Another December has come around, bringing with it a series of Atlantic lows rather than a Mayan apocalypse. No real surprises then. Though there was a fine, cold period of weather at the beginning of the month it looks like the year will end as it started; mild and stormy.
I’ve had a fantastic year in the hills and mountains of Scotland. In 2012 I focused on extending my backpacks into multi-day routes completing a number of successful three-day trips and one longer four-day trip, all of which took me to interesting new parts of the country and saw me bagging a number of new Munros.
In June I brought the hillwalking and backpacking parts of my Inverted World website across to this site. I’m really pleased with the look and feel of The Mountain’s Silhouette, which runs on the Octopress blogging platform, and I will be working to develop the site further in 2013.
Thank you to everyone who has supported the new site and who has commented or shared my posts through Twitter, Facebook and other sites.
My aim with increasing the amount of backpacking trips this year was to boost my Munro count and get me to the halfway point (282, now that Beinn a’Chlaidheimh has been confirmed as a Corbett). However, though I made a good start, as in past years the weather seemed to deteriorate after the early summer and trips later in the year failed to deliver the number of new summits I was hoping for. Nevertheless I bagged 39 Munros, 23 of which were new. This has increased my total to 138 Munros, just 4 short of the halfway point.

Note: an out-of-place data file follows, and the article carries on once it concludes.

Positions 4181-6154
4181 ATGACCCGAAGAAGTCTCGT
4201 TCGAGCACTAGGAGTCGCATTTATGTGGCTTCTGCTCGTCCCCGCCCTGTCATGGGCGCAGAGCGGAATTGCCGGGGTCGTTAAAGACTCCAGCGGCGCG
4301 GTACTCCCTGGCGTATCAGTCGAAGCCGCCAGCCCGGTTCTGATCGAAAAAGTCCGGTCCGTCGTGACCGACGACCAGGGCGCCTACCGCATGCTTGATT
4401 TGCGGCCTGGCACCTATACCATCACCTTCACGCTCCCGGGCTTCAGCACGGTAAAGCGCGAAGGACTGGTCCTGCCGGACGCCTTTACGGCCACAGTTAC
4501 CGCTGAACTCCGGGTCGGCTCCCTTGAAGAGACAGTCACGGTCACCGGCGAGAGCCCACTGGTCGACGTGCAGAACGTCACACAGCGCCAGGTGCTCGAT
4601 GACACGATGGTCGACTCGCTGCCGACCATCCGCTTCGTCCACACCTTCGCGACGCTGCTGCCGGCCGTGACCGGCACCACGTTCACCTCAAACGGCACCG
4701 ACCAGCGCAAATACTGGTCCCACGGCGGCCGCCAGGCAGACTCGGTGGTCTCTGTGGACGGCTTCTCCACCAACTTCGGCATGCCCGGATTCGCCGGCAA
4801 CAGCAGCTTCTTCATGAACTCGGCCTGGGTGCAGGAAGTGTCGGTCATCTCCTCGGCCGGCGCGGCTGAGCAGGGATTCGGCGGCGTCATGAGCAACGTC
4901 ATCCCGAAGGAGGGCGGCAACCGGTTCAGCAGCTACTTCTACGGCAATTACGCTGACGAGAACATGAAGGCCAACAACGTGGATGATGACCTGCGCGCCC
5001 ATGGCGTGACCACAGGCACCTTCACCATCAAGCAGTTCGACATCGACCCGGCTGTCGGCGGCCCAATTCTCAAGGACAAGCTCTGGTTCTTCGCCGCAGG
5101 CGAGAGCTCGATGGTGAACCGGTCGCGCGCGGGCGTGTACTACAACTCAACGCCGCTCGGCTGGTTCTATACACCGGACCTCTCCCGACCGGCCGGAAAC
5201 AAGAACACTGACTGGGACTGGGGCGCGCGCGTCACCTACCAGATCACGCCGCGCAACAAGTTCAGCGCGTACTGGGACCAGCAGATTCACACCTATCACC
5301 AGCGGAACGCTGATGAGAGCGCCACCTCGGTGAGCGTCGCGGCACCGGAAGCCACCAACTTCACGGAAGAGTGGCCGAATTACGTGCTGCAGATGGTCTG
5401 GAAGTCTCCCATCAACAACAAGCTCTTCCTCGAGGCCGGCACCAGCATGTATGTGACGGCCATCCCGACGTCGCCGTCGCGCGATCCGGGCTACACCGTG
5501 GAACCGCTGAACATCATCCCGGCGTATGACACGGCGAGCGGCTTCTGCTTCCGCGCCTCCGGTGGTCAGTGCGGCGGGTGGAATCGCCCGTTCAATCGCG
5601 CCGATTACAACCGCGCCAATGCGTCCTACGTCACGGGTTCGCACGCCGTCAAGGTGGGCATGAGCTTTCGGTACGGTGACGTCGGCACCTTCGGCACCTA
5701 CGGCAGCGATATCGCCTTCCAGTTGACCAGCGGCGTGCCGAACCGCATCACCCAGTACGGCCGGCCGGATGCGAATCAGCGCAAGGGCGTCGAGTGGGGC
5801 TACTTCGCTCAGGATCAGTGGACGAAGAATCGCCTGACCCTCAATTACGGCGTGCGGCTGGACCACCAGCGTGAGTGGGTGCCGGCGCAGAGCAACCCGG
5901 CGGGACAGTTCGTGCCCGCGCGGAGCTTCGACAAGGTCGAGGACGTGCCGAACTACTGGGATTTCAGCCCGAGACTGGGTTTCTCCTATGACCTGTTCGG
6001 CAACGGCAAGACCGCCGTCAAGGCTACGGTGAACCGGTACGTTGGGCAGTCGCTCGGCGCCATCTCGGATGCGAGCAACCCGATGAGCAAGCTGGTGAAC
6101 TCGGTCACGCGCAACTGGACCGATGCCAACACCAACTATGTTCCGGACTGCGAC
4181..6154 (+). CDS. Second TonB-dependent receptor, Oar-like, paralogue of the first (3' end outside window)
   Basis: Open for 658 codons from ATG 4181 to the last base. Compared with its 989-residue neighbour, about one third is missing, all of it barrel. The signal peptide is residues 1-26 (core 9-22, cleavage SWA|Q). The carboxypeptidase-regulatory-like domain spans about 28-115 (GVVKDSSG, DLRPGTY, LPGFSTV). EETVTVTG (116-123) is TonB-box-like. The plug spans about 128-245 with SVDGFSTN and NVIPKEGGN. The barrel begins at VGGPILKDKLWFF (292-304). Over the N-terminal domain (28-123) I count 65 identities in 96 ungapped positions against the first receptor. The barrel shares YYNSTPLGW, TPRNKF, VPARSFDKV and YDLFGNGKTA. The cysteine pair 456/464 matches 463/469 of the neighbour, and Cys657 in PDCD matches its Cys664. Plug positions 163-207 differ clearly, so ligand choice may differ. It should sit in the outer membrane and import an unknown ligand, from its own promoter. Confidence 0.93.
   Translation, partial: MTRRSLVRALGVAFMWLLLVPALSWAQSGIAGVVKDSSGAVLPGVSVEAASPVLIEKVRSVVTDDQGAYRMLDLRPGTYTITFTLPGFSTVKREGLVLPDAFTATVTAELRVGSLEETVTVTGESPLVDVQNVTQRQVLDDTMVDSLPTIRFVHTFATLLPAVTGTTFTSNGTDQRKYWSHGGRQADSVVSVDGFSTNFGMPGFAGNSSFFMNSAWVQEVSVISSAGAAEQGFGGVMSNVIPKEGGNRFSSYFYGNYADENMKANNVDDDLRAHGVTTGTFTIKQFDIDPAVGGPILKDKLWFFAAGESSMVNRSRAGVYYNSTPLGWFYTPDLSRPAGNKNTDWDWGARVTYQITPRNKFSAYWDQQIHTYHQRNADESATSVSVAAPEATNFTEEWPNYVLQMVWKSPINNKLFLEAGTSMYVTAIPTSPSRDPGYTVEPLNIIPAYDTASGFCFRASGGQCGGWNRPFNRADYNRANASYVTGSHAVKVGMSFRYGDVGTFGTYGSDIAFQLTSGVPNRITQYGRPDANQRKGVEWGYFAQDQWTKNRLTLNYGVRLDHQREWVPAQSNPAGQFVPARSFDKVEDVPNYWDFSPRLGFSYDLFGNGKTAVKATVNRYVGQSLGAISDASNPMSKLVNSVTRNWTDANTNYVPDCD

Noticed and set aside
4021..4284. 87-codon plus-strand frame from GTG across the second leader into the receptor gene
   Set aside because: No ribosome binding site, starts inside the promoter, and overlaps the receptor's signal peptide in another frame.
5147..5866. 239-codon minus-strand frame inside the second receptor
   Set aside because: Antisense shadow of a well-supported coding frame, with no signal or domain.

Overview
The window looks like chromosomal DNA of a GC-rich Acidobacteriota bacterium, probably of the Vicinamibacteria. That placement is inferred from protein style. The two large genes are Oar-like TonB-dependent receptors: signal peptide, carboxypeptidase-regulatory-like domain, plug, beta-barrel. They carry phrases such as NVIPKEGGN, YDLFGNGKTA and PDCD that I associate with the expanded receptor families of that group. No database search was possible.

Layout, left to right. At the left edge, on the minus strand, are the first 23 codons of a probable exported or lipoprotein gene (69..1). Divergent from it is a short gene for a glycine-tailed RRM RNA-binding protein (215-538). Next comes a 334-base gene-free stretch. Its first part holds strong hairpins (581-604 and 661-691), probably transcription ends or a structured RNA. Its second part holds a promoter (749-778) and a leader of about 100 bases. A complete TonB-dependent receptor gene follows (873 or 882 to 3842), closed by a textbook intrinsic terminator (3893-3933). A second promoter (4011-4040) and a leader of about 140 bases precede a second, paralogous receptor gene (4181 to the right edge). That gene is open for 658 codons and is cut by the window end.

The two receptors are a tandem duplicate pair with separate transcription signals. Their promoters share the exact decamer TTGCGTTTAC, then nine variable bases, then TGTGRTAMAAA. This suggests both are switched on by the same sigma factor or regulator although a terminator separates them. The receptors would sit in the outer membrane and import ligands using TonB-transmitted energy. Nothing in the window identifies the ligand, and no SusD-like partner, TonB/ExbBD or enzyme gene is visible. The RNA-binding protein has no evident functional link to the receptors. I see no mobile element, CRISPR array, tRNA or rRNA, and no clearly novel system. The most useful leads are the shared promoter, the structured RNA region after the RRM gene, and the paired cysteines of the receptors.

Favourite new Munros included the remote Ben Alder, north of Rannoch Moor, visited as part of three day backpack taking in a grand total of eight Munros.
The awesome Beinn a’ Choire Sheasgaich, with its fabulous scrambly northern slope, lived up to expectations as part of a three day trip in the Attadale Hills.
And it was the worth all the repeat visits to finally get a view from Braeriach on a wonderful August day as part of a round of the western Cairngorms.
Over the course of 2012 I covered almost 800km and climbed over 36,000m. Below are my distance and ascent by month for 2012.
Wild Camping and Backpacking Trips
2012 was the year where I truly embraced backpacking and camping in the wild places. I spent thirteen nights in my tent, besides streams and lochs, camped on summits, in the snow and wind and rain, and in glorious sunshine. I awoke high above the clouds and surrounded by a world of snow and ice. I saw sunsets and sunrises and saw the planets align and the Milky Way arc overhead. I found my camp routine and only had one really bad midge experience.
Here are a few photos and thoughts from my favourite backpacking trips of the year.
Blair Atholl to Aviemore